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Facebook, Apple disagree on how to curb fake news for US midterms

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APPLE CEO Tim Cook speaks at Apple’s Worldwide Developer Conference (WWDC) at the San Jose Convention Center in San Jose, California on June  4. — AFP

APPLE and Facebook have figured out how to keep us glued to their devices and platforms. But they haven’t figured out how to curb the misinformation that plagued them during the 2016 election and have struggled to regain public trust. And now, in the run-up to the 2018 midterms, they certainly don’t agree on a solution.

Last week, Apple launched a human-curated political news section to help readers steer clear of falsehoods surrounding the midterms. The company’s announcement reignited a fiery debate with Facebook about whether tech giants should hire people to curate news or rely on algorithms instead.

Apple has used human editors to curate news content in “Top News” and other specialized sections since the application first launched in 2015, and said it will continue to do so for the midterm elections news section. The company uses a combination of human editors and machine learning to manage more tailored content in personalized feeds for users.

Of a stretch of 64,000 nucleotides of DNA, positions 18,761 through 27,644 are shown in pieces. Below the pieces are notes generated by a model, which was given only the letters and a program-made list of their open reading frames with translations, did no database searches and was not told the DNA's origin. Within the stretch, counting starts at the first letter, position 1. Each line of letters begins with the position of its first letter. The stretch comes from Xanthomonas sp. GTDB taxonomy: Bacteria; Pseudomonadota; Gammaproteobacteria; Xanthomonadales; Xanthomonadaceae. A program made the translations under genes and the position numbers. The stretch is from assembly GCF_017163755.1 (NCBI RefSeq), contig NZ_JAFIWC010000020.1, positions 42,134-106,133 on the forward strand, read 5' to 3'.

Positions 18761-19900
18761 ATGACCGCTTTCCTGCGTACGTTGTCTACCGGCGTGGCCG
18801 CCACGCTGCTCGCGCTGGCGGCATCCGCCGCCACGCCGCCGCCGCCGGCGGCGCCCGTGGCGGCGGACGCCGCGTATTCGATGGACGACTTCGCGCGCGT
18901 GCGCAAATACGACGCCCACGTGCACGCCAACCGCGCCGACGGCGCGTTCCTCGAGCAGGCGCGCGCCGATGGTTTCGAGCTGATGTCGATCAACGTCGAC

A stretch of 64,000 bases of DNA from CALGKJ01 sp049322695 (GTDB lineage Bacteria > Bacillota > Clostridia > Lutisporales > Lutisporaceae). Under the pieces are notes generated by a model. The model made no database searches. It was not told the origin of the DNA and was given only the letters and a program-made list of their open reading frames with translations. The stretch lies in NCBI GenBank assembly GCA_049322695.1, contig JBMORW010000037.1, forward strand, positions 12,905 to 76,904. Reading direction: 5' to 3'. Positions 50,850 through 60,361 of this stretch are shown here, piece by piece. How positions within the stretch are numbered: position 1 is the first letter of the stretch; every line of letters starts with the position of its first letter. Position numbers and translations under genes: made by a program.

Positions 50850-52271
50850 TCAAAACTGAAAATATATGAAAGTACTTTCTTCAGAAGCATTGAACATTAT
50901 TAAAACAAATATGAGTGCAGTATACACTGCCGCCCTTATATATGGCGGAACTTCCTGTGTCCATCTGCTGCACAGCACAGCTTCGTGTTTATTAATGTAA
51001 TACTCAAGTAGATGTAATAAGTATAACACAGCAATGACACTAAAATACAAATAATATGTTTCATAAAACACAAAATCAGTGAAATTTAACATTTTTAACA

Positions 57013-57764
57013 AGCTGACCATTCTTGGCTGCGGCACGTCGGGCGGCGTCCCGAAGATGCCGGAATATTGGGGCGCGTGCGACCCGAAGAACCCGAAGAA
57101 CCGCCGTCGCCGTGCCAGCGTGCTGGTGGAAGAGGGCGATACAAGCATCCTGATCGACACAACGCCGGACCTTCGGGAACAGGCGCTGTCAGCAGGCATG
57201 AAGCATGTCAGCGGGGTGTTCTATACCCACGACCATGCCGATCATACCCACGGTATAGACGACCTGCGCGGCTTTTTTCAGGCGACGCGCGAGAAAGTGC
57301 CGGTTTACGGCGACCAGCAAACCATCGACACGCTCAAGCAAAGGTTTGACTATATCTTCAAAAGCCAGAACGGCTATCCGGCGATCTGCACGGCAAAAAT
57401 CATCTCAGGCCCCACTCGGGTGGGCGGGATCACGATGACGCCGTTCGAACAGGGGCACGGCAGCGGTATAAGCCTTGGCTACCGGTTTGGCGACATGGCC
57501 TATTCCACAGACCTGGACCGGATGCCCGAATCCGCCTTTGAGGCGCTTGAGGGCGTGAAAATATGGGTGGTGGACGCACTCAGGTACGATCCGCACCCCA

“News was kind of going a little crazy,” said Apple, Inc. Chief Executive Officer (CEO) Tim Cook at the recent Fortune CEO Initiative, subtly referring to Facebook’s struggle with the foreign actors such as Russia, profiteers and bots that took advantage of its News Feed algorithms for financial and political gain during the presidential election. “We felt the top stories should be selected by humans,” Cook said.

Apple’s midterm election section will feature material from the Washington Post, Politico, and Axios, in addition to coverage from other sources the company describes as “trustworthy.” But critics contend this coverage is limited, given that Apple’s curators will only promote articles from a few legacy outlets. The inclusion of the Trump administration-friendly Fox News also struck a chord. — Bloomberg